Sep 17, 2016

How To Measure (& Aerate) Flour

Flour must be aerated before measuring because it often settles in the bag or container making it heavy  and compact, resulting in too much flour being measured. Aerating basically means fluffing it up and is not the same as sifting. Flour should not be sifted before measuring unless the recipe states to do so. Otherwise sifting will result in too little flour being measured.

If you dip into flour without aerating, you will be getting too much flour and your dough will be too dry. To aerate flour you simply stir it around with a spoon before measuring. To measure, be sure to use a flat-topped dry measuring cup. You can see how I aerate flour in my Quick and Easy Chocolate Cake video at the one minute mark: Click here to see it.

After aerating, there are two ways to measure the flour: 1) Scoop & Level – Gently scoop the flour up with a spoon and sprinkle it into your measuring cup until it’s mounded above the rim. Do not tap the cup or the container of flour. Finally, level off the excess flour with the back of a knife. 2) Dip & Level – Gently dip your measuring cup into the flour until it’s mounded above the rim and level off the excess flour with the back of a knife. In my kitchen, a cup of flour weighs 4 1/2 ounces (130 grams).

How To Aerate Flour

12 Comments on "How To Measure (& Aerate) Flour"

  1. Darina Davenport

    For a few days I did watch your video and realized I remember you from
    form TV…
    On Saturday BINGO! pretty girl back in 80th I was so happy she won!!!
    I think u did wear something in blue color?
    I have a Q can I freeze any breads after baking, do they stay crispy after
    taking in from freezer? How should I store bread for freshness?
    Is the bread pretty crispy next day?
    Thank u so much for your show Jenny JONES you nice lady.

  2. Marina

    Jenny, I have 2 questions: why you never experimented with sour dough? I love your recepies and the way you explain how to kook. Wish you would simplify that baking with the starter. Second question . How do you manage to look so yang and pretty. I can’t take my eyes of of you. Love you Jenny and thanks for what you are doing for us not so talented kooks.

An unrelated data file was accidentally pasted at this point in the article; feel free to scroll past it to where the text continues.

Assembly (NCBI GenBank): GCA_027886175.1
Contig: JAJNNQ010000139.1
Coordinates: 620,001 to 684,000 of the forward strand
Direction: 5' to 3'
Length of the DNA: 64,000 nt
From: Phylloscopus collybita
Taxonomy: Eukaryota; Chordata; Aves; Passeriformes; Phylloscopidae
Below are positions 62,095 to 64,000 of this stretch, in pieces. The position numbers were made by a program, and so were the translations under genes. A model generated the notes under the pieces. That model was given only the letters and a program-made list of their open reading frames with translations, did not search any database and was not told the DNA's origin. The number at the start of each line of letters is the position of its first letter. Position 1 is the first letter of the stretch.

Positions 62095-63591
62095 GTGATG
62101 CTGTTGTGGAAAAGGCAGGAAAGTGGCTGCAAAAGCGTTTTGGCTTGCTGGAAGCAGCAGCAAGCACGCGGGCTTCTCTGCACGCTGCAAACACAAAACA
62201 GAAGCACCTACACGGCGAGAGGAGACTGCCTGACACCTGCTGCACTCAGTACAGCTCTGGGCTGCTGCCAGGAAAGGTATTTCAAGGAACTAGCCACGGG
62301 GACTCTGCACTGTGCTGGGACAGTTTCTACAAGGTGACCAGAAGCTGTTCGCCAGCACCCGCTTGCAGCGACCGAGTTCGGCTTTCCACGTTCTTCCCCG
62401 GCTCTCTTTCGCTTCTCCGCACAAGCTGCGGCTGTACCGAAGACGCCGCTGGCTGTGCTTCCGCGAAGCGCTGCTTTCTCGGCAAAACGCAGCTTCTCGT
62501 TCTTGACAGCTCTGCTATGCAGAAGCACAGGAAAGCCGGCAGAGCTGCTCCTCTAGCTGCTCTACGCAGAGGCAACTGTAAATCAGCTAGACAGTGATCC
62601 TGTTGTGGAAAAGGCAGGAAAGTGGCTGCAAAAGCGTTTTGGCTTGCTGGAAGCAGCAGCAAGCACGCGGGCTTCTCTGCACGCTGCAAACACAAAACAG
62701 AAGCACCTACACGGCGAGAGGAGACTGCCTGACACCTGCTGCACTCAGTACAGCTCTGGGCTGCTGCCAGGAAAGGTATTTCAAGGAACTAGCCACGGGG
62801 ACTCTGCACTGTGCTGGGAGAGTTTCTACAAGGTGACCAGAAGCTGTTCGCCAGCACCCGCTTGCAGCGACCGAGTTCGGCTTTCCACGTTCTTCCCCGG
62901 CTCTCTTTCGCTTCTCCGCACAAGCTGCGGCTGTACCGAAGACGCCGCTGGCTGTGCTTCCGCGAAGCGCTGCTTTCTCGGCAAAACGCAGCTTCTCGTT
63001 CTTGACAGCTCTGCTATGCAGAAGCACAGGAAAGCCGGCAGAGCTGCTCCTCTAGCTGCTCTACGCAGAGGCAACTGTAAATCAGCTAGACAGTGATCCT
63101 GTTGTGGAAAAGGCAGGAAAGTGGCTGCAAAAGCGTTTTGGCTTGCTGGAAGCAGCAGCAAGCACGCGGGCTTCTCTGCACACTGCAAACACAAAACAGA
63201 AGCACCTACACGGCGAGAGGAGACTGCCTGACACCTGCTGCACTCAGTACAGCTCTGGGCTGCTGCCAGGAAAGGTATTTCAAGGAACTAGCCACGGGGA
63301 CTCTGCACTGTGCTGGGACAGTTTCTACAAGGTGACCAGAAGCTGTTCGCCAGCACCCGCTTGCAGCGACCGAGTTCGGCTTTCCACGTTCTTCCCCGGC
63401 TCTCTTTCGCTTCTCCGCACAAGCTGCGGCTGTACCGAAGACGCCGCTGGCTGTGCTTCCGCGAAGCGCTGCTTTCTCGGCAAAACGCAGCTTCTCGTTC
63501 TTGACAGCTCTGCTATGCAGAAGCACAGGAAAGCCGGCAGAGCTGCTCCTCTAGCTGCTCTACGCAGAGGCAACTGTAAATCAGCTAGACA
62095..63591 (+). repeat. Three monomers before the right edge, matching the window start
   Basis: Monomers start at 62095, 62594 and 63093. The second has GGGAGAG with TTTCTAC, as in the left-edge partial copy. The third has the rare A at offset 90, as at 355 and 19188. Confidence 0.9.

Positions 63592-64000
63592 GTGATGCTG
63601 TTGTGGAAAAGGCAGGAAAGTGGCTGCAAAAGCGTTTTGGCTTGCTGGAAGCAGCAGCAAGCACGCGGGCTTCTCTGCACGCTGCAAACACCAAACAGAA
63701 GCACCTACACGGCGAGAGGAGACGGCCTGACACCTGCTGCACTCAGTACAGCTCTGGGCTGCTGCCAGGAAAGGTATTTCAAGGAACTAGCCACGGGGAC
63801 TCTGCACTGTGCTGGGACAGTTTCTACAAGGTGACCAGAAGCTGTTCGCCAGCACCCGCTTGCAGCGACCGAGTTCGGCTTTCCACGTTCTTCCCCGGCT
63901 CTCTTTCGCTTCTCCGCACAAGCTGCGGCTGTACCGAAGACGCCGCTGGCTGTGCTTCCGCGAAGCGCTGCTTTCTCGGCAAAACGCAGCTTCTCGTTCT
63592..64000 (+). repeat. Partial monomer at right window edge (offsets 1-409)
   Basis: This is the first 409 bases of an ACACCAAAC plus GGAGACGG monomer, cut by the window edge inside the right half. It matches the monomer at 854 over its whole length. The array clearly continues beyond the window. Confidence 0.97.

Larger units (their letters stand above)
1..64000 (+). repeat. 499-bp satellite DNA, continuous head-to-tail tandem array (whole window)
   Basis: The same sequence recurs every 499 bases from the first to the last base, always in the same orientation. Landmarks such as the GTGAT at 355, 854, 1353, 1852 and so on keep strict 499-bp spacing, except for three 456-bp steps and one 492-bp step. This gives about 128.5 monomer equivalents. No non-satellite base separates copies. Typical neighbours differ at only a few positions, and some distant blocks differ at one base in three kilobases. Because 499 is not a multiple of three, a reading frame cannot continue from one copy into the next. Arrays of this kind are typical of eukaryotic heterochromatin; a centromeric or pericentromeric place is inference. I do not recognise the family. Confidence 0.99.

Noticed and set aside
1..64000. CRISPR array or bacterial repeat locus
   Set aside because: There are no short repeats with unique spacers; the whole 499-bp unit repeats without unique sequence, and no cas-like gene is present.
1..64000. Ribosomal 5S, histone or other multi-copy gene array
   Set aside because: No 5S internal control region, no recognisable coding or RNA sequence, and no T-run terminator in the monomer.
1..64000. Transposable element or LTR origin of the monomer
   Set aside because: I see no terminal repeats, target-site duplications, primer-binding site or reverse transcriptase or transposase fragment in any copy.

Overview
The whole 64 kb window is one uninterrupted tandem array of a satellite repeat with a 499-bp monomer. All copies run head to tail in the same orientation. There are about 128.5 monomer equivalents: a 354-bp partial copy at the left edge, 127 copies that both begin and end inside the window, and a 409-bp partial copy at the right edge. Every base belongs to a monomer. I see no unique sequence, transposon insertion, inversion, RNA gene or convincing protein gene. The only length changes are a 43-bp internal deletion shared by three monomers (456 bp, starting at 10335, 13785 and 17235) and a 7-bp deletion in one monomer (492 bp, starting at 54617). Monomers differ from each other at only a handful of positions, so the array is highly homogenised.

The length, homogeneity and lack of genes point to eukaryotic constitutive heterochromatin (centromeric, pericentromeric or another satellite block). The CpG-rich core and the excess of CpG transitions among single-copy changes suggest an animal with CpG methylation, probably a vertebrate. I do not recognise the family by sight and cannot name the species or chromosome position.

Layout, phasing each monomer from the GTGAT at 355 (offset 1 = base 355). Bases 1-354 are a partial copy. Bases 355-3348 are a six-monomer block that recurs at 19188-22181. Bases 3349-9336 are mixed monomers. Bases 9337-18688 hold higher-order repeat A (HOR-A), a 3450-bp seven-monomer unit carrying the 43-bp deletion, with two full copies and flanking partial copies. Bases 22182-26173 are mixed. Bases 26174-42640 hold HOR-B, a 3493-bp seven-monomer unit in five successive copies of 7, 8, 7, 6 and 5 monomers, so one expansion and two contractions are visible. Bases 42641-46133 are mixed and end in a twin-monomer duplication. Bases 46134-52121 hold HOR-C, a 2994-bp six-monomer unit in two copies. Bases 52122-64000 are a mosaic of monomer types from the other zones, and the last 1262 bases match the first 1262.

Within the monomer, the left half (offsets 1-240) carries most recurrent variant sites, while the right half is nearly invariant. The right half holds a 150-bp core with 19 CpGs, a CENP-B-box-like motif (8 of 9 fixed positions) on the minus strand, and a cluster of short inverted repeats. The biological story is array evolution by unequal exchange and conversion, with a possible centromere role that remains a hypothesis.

3. Petronila

    I am trill with bread recipe .
    Thank you soooooo much.
    All the best wishes.
    I will for sure try make meat loaf, TOMORROW!👵

  4. Robert Otten

    I just found your site and love it. Watched your video on no knead bread. I have begun baking bread in the Dutch oven and have around 12 loaves experience. I gave a loaf of bread and a jar of homemade jam out as Christmas presents. I’m retired and wanted to learn in baking bread. The wife approves and is delighted to share HER kitchen. So, anyway I just wanted to check in and will look over your site. Warm Regards, Bob

  5. JFL1950

    Just wonder why you could not just measured out 4 1/4 ounces of flour?

    • Jim Parsons

      If it’s weighed it works fine. Grams is the best method. A scale with Tare control is great. Buy the best scale that your wallet will allow. 1 cup = 120 grams. When it’s weighed it’s always the same. The Bread is wonderful, I have now made 3 loaves and all turned out Great and taste even better. The meat loaf is also Great. Love to watch your videos.

  6. Windy

    I LOVE your website!! THANK YOU for sharing your experience and successes with us. I consider myself s terrific cook, but sorely lag on the baking side. Your site is perfect for me learning to bake bread from baby steps and learning the proper steps & processes SLI g the way. It is priceless and I thank you for taking the time to share with those of us needing to learn. Not to fail to mention that your recipes are fantastic, too!!

  7. Dave

    is it possible to use my unfed sourdough starter for you bread recipes.
    I have accumulated about 5 cups or more of this starter that islet over from feeding sourdough once per week.

    • Jenny

      Sorry, I have no experience with sourdough starter.

    • JIWA

      Yes, it is possible. I can’t tell you the ratios. But I use SD starter of about 1 cup and reduce the liquid and flour amounts accordingly. I have no idea how wet or dry your starter is, that is why I can’t tell you the exact ratios. The dough is rather moist and sticky and doesn’t hold its’ shape as well as standard bread dough does. The water to flour ratio is greater. Check out “5 Minutes a Day Artisan Bread Baking Book” to learn more. But bread is very forgiving, and your sourdough is worth experimenting with. For me, half the fun is the journey. I may make a few mistakes along the way, but I sure have a good time figuring it out. And when it finally reaches perfection (in my mind anyway) you know the bliss! Happy baking

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